Listen Up!: 5 Awesome Lit-Based Podcasts
Once upon a time, there were radio programs. Many of them specialized in specific topics like sports, news, arts and, of course, music. The shows had personal identities. The topics were discussed, music was played, and everyone who listened felt enlightened and fuzzy.
These days, listening-based programs still exist on stations such as NPR, The Spy, WFMU and KEXP, but for the most part the radio waves are filled with syndicated content pumped in from a satellite that auto-plays the same Top 40 pop hits at predetermined intervals on a continuous loop. Sad, really.
Fortunately, there are these newfangled things called “podcasts.” They’re like radio shows, except they aren’t cast out broadly into the world (broadcast, if you will), but rather appear magically via a free subscription on your computer or smart device. I did mention these things are free, yeah?
Not only that, but there are plenty of podcasts dealing with all things bookish, be it celebrities reading short stories, authors reading their own short stories, authors reading other author’s short stories, or people talking about the world of literature.
Won’t you join me in exploring five really good lit-based podcasts? Perhaps you’ll subscribe to one yourself...
Yes, even your friendly neighborhood writer’s haven LitReactor offers a podcast. Hosted by columnist/blagger Cath Murphy, Education Director Rob W. Hart, and Managing Editor Joshua Chaplinsky, each episode typically features a news round-up, a “what are you reading” share session, a discussion about a particular hot-button lit topic, and sometimes a conversation with a very special guest.
To give you a taste of the insightful irreverence Unprintable injects into your life, here’s a brief description from the most recent episode’s news:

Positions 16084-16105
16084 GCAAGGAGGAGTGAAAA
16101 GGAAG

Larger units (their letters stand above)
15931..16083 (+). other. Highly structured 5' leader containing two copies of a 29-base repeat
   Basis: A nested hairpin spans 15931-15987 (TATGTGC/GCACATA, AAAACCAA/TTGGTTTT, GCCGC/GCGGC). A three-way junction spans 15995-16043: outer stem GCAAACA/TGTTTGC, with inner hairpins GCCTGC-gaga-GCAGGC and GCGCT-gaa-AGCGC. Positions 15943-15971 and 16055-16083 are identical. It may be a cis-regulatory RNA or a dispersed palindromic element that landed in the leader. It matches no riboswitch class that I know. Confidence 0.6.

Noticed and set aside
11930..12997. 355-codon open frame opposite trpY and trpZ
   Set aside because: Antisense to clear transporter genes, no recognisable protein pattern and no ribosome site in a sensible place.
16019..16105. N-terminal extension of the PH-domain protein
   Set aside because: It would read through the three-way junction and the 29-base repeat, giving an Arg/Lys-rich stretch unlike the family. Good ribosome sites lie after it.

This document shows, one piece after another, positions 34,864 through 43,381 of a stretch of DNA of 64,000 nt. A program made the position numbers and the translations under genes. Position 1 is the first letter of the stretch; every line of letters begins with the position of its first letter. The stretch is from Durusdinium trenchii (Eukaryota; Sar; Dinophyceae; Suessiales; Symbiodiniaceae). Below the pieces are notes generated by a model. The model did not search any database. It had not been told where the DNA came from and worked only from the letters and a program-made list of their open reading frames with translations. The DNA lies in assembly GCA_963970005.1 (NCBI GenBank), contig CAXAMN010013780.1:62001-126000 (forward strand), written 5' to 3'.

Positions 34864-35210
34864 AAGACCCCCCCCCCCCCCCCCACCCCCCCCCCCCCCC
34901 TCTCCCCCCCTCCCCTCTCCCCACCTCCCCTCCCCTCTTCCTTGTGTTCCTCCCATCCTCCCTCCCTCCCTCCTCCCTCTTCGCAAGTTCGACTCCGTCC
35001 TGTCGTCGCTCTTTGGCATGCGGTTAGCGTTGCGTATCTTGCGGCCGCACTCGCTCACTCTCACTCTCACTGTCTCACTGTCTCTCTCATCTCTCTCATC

David Simon thinks just because everyone loves The Wire he is an expert on everything, but Cath thinks he should shut the hell up. Rob seems indifferent. Josh is quasi-famous in the erotica self-publishing arena, to which Rob seems indifferent. Rob gives a eulogy for the Nook, and seems indifferent to his own indifference.
How could you not listen to that? No, really, I’m asking you...
If your neighbors happen to overhear you listening to Selected Shorts, they will instantly know you are one classy individual. I mean, freakin’ Jon Lithgow frequently reads the introductory advertisement for Selected Shorts’ primary benefactor, Zabars. And then there’s that smooth jazzy intro music that just oozes sophistication.
The stories/live readings are quite cosmopolitan as well. The tales are read by Broadway, film and television actors, fellow authors, and other personalities onstage at Symphony Space in New York City. Just recently, for instance, actor David Furr read Michael Chabon’s “Art of Cake,” a tribute to his mother’s baking; following this, Tony Award-winning actor Robert Sean Leonard (he was also on House, people) performed Mark Strand’s “True Loves.”
Following the death of Selected Shorts creator Isaiah Sheffer, each episode features a rotating roster of guest hosts, including the aforementioned Lithgow, actress Parker Posey, David Sedaris, and Neil Gaiman, amongst others. How can you go wrong? You can’t, that’s how.